In the mid-1980s, official trade unions had almost 4.4 million members, or about 96 percent of all persons living on wages and salaries. The growth of trade unions was mainly a postWorld War II phenomenon; before the war, unions had a total membership of only about 100,000 (mostly crafts people). After the communist takeover, the unions were supervised by the National Council of Trade Unions (Szakszervezetek Orszagos Tanacsa--SZOT), elected by a national congress. SZOT had nineteen officially recognized unions, organized by industrial branch. Trade unions theoretically had great powers, but they traditionally had made little use of them. For example, SZOT had a legal right to veto decisions made by the government concerning the workers. In practice, the unions' historic inability to strike made this authority meaningless. The government specified overall policy concerning work requirements and wages. Most dayto -day decisions about hiring and firing were made by the management staffs of enterprises and collective farms. Unions did have great influence in the use of the social and cultural funds of enterprises and in industrial safety issues. Trade unions also controlled the administration of health care and holiday resorts. However, in the 1980s subsidies from the central government for these purposes were diminishing, so that maintaining even the existing level of services and amenities was difficult.
In 1985, in a move to increase its appeal to the country's youth, SZOT set up its own organization to represent young people, separate from the Communist Youth League. This organization was the first, other than the Communist Youth League itself, to officially represent young people. According to the authorities, the Communist Youth League was to remain the only political mass organization for youth, while the trade union youth would focus on issues of the workplace, social and cultural programs, and other traditional concerns of trade unions. Trade union members under thirty years of age could be members of the unions' new youth sections.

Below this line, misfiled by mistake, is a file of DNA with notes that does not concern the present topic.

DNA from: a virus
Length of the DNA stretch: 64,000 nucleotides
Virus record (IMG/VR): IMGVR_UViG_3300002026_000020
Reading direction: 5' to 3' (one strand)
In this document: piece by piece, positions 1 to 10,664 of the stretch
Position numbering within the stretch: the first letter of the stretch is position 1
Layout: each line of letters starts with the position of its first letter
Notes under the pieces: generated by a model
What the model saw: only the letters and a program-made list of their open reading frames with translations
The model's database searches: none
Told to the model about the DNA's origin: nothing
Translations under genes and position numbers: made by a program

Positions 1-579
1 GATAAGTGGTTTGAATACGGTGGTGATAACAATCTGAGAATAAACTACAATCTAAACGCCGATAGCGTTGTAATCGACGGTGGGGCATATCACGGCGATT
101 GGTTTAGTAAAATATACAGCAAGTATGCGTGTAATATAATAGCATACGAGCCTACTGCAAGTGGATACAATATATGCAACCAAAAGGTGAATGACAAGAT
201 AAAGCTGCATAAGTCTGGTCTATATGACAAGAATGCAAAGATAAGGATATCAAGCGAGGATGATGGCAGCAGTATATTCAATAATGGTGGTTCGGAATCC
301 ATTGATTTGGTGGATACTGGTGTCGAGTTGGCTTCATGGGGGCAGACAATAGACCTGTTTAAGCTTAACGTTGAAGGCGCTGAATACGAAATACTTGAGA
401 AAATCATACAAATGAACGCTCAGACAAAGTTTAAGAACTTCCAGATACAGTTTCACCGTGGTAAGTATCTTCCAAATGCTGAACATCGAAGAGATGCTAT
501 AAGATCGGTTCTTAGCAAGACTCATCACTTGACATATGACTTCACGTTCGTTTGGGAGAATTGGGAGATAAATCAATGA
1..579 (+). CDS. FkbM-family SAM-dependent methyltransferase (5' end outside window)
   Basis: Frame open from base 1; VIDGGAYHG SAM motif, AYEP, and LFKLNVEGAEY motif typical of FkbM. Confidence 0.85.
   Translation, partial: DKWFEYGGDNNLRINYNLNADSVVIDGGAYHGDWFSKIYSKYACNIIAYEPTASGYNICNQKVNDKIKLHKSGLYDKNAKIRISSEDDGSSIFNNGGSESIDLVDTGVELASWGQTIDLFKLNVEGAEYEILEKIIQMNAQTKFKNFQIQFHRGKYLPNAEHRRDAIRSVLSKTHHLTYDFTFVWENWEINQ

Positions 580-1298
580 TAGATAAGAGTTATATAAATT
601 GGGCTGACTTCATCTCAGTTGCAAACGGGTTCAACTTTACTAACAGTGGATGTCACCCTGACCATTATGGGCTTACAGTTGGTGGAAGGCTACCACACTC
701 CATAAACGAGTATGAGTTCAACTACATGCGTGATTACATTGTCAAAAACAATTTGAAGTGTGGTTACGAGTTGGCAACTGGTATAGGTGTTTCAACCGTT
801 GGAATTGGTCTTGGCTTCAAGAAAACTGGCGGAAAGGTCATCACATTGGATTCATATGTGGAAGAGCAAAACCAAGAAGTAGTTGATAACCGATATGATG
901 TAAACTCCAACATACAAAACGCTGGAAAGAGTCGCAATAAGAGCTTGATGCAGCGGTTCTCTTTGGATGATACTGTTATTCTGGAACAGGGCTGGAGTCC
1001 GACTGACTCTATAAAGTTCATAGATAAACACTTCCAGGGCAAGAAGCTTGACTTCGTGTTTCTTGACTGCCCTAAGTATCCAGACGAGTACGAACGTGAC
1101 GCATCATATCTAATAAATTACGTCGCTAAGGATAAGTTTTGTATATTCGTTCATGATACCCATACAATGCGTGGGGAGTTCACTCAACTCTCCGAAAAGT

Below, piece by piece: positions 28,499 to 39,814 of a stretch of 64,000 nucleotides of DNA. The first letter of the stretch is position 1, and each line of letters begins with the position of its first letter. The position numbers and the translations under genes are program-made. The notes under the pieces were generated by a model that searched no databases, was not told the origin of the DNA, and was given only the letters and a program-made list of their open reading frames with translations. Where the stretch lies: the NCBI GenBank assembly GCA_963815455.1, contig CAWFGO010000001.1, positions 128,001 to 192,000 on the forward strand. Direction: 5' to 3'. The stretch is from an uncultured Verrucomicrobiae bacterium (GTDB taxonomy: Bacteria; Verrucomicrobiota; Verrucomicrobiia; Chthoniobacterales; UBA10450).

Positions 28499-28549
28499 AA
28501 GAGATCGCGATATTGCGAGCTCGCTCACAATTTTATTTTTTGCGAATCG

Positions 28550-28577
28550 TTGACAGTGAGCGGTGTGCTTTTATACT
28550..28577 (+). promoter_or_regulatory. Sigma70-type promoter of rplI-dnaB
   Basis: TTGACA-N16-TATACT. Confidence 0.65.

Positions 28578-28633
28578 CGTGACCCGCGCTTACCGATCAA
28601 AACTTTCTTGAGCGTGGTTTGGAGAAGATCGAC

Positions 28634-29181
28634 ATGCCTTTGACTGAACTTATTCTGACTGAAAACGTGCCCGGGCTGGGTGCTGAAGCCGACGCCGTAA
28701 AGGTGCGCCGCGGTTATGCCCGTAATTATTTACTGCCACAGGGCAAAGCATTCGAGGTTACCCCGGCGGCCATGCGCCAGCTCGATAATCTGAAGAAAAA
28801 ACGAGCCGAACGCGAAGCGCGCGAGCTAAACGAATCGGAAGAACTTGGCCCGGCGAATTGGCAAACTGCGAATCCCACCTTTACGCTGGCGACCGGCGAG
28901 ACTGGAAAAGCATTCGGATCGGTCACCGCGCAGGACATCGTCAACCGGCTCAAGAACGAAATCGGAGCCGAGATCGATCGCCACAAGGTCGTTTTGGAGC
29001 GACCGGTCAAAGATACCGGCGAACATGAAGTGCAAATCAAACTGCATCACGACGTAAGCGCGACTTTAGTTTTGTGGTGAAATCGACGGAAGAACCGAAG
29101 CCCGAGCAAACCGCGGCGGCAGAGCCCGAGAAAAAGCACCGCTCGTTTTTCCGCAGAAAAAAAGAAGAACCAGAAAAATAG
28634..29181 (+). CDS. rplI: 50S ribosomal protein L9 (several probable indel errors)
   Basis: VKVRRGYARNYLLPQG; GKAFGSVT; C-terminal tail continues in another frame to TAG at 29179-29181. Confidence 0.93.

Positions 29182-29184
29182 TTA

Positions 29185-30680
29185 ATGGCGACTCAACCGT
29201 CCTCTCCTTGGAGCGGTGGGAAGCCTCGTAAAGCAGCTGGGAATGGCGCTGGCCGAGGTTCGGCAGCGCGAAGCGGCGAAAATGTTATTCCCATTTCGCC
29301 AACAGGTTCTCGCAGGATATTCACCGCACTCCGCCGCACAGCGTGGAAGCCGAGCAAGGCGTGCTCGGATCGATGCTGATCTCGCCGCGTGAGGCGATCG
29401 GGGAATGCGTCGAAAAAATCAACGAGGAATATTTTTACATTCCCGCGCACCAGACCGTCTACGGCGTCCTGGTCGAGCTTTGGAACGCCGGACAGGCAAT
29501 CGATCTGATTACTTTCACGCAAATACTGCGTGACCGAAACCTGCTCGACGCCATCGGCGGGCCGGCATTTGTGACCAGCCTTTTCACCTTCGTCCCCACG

In the late 1980s, Western analysts detected a significant easing of restrictions on trade union activity in general. The official unions became increasingly outspoken, criticizing such practices as the requirement for overtime work and other austerity measures. In public discussions, both critics and union representatives openly admitted that the unions as constituted inspired little confidence in workers. In 1988 the press began reporting some brief strikes among workers in officially recognized unions, revealing that the outcomes of the strikes had been favorable to the workers. At the same time, some professionals and blue-collar workers made efforts to form independent unions that were not subordinate to SZOT. In May 1988, the Democratic Union of Scientific Workers, the first independent trade union established in Eastern Europe since Poland's Solidarity, was founded. Social scientists at research institutes of the Academy of Sciences, the country's premier research organization, were the first members of the new union. The union's program included a call for the end of discrimination against professionals based on their political views. Additional researchers and teachers from other institutions soon joined, raising the number of members to more than 4,000 by December 1988. Several smaller unions also came into existence. Initially, the membership of such independent organizations appeared to be limited to white-collar workers. The success of these fledgling attempts was uncertain, but after initial hostility from authorities, the groups were permitted to function.
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